In “Holding the Edge,” her one-woman show at The Marsh in San Francisco, Elaine Magree tells a story of one particularly memorable day decades ago in the life of a hospice nurse in the East Bay. She’s riveting.
It was a day when her experience of death was political as well as personal.
It was Jan. 28, 1986. It was the day the Challenger space shuttle exploded, and for Elaine, a lesbian activist, the day President Ronald Reagan, who canceled his State of the Union address, proved his lack of regard for people suffering from AIDS.
She was among the “same 100 lesbians who did everything together” – including, she says, “taking care of friends – some of them who didn’t want us in their bars and restaurants.”
But “Holding the Edge” isn’t harsh, bitter or overly angry.
Illustrating the invaluable contributions of hospice workers, Magree is smart, caring and kind.
She’s also charming and funny, as she answers her pager, calls her answering service from a pay phone (she knows all of their locations, and has one she calls Lauren Bacall), and uses her four-color nurse pen to jot down notes on a pad about her work day.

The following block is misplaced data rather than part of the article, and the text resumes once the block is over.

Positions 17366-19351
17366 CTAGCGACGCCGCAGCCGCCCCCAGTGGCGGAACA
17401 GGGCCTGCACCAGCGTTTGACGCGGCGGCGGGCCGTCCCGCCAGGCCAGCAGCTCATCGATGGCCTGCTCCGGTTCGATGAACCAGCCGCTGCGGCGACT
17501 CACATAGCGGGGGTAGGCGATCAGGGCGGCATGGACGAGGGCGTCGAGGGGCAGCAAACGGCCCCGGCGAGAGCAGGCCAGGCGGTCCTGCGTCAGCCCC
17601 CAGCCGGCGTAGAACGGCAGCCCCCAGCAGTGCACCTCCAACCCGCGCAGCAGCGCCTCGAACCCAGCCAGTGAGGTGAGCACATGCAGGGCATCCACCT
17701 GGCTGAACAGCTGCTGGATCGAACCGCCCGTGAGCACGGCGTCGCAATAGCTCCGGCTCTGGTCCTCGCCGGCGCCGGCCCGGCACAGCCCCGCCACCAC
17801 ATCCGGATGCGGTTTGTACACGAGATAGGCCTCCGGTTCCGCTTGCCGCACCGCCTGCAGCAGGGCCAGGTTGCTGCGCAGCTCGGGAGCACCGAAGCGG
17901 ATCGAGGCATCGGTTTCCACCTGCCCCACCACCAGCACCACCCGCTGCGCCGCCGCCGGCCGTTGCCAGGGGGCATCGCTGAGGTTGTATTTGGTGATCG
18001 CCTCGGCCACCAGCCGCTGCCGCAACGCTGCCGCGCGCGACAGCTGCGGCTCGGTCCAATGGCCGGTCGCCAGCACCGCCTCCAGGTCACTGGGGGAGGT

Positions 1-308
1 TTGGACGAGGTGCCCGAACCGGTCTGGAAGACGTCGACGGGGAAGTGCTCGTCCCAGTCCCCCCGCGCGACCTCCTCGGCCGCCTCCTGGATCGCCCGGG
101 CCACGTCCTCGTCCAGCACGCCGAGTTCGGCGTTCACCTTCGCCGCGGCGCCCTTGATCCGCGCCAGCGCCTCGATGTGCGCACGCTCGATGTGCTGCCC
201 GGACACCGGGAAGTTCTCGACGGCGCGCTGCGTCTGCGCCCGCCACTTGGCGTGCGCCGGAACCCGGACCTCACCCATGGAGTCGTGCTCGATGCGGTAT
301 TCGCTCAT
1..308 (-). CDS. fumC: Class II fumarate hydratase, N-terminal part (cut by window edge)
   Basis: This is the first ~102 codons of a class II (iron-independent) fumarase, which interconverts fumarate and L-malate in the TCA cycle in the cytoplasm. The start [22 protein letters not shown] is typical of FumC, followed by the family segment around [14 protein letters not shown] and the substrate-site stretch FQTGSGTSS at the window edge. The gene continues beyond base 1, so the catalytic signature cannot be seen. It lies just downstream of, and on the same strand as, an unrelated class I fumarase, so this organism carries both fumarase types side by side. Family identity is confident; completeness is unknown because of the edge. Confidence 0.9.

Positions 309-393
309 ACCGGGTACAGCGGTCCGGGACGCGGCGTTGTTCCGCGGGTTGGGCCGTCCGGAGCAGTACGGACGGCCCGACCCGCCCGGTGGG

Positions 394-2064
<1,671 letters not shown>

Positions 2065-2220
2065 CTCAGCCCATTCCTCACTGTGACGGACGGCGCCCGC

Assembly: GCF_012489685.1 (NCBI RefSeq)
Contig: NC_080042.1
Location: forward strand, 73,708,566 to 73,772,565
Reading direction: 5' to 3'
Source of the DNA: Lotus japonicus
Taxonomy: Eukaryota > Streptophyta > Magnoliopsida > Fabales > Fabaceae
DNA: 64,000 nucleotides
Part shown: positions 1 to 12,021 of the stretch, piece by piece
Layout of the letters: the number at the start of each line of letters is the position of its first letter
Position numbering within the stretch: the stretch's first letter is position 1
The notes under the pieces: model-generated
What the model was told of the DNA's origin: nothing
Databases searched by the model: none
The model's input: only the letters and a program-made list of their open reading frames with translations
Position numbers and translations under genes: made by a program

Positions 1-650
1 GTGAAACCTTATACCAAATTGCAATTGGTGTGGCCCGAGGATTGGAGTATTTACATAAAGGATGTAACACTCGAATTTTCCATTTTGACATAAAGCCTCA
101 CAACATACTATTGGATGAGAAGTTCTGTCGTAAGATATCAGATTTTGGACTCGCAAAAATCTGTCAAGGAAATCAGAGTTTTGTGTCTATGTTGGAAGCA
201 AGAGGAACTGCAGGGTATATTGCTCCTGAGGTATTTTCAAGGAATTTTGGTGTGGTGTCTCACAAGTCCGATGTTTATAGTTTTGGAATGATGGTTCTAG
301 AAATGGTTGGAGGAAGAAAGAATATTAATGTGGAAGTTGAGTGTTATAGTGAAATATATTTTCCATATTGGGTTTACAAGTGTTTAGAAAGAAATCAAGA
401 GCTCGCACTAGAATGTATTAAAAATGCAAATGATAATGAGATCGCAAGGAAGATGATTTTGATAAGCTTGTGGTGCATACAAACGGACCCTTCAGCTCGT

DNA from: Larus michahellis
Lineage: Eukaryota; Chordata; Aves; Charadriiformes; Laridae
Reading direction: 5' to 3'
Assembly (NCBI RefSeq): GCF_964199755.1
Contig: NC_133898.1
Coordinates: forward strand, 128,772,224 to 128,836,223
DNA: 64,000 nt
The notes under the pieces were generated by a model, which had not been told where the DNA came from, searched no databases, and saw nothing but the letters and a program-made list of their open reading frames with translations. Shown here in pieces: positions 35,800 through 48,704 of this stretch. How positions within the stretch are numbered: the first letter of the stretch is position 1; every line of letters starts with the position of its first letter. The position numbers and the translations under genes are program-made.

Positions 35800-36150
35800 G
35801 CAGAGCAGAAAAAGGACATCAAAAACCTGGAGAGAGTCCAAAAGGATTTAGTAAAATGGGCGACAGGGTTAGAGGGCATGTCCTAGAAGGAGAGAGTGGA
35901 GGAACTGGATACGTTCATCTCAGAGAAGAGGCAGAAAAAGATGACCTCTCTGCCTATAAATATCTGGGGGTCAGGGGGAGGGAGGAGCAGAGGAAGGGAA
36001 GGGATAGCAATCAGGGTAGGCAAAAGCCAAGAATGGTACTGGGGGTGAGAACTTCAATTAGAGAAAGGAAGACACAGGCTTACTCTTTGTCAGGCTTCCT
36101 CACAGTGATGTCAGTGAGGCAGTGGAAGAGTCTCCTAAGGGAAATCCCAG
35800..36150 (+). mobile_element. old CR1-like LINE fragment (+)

Wearing a stethoscope and belt with medical supplies, she visits L.C. Smith, dying of AIDS (she portrays him) and his self-described “fairy friend Ember,” who’s dressed like Christa McAuliffe as the shuttle launch broadcast begins on TV. Magree portrays Ember, too.
While not entirely convincing, Magree’s characterizations in the 75-minute show are fine enough.
Yet she’s best as herself, as she tells the audience the difference between plain Elaine and nurse Elaine, how nurse Elaine knows that “crying doesn’t get it done.”
She knows “how to open up a channel” between herself and her patients, and she explains that she tries not to say “I’m sorry” because that moves the focus from the patient to her.
In perhaps the most moving scene, nurse Elaine calmly answers L.C.’s question, “What’s it like to die?” as the TV screen shows the shuttle in flames.
By the end of the day — which involved two patient deaths and an encounter with an inebriated, agitated street person with AIDS — Magree is at a demonstration, following a crowd down Market Street (after Reagan’s speech was scratched) and participating in a die-in.
With the spirit of humanity that permeates “Holding the Edge,” Elaine even gets her 21st-century audience to join those 1986 chants in the Castro: “They see it in the news, your gloves don’t match your shoes.”
Holding the Edge
Where: Marsh, 1062 Valencia St., S.F.
When: 8 p.m. Fridays, 5 p.m. Saturdays; closes April 8
Tickets: $25 to $100
Contact: (415) 282-3055, www.themarsh.org
1986AIDSChallengerElaine MagreeHolding the Edgehospice nurseMarshRonald ReaganTheater